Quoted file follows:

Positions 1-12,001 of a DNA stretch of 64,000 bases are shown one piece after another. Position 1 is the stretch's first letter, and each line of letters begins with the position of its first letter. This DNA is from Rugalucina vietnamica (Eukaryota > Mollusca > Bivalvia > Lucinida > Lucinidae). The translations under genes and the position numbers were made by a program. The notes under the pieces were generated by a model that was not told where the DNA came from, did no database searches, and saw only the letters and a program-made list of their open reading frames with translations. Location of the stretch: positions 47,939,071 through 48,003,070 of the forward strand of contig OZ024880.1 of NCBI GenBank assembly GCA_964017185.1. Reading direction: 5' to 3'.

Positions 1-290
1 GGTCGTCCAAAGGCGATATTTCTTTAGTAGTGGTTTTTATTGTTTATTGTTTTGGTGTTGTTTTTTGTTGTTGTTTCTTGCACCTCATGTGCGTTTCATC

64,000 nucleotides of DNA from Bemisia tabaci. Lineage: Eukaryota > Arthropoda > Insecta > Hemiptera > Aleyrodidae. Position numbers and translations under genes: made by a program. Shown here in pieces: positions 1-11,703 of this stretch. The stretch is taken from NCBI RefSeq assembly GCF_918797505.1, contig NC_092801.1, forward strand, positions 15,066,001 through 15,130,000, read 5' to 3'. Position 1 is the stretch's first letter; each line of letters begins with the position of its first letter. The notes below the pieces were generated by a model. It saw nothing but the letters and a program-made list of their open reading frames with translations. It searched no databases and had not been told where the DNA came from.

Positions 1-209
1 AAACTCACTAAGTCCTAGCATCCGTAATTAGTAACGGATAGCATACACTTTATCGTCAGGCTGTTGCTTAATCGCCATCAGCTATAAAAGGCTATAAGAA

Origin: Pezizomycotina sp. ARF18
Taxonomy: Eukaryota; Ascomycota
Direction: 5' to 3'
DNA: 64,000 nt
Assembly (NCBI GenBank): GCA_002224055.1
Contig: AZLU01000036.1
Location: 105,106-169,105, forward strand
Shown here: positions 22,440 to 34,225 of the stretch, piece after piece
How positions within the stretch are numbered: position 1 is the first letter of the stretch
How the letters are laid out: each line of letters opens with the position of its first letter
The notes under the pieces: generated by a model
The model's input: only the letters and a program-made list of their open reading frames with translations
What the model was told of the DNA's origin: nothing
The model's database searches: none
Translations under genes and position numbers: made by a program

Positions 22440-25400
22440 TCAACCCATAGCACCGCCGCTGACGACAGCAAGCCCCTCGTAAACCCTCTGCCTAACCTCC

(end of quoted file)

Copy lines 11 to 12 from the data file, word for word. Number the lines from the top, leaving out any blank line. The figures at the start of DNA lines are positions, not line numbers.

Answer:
Assembly (NCBI GenBank): GCA_002224055.1
Contig: AZLU01000036.1